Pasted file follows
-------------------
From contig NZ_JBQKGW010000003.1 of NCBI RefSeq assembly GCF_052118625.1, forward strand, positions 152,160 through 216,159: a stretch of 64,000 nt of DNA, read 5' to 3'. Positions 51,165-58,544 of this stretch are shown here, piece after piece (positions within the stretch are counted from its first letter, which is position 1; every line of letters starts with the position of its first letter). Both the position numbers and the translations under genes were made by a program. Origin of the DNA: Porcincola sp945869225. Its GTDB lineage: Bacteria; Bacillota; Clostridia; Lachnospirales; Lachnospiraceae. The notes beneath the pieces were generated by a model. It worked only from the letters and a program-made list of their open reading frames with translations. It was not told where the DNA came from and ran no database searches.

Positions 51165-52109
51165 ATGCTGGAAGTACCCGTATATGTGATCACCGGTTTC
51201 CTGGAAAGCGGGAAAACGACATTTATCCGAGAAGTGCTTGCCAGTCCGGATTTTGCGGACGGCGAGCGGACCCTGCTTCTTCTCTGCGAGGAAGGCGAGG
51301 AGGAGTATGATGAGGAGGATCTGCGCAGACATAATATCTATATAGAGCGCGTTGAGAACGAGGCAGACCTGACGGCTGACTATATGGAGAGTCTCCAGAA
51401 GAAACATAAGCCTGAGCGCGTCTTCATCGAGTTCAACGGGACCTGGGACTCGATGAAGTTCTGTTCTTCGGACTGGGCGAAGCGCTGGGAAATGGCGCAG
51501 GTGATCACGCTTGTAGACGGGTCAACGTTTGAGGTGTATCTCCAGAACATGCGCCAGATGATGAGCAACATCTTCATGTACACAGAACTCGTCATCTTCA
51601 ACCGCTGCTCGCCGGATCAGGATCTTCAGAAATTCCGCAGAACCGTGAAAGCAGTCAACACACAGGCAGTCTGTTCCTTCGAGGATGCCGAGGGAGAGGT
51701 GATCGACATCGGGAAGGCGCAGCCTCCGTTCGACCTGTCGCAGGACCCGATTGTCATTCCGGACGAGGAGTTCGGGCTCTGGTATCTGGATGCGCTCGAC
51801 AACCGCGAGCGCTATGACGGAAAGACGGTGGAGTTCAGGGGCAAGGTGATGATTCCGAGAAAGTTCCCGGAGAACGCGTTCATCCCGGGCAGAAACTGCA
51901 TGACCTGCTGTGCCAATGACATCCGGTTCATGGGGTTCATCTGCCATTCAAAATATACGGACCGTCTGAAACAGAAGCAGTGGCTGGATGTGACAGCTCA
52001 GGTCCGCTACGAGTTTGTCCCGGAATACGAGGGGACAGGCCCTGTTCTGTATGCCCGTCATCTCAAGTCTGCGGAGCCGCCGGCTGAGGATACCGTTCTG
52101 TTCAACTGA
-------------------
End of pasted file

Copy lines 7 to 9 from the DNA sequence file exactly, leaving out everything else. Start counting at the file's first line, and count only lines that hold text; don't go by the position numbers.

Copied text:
51501 GTGATCACGCTTGTAGACGGGTCAACGTTTGAGGTGTATCTCCAGAACATGCGCCAGATGATGAGCAACATCTTCATGTACACAGAACTCGTCATCTTCA
51601 ACCGCTGCTCGCCGGATCAGGATCTTCAGAAATTCCGCAGAACCGTGAAAGCAGTCAACACACAGGCAGTCTGTTCCTTCGAGGATGCCGAGGGAGAGGT
51701 GATCGACATCGGGAAGGCGCAGCCTCCGTTCGACCTGTCGCAGGACCCGATTGTCATTCCGGACGAGGAGTTCGGGCTCTGGTATCTGGATGCGCTCGAC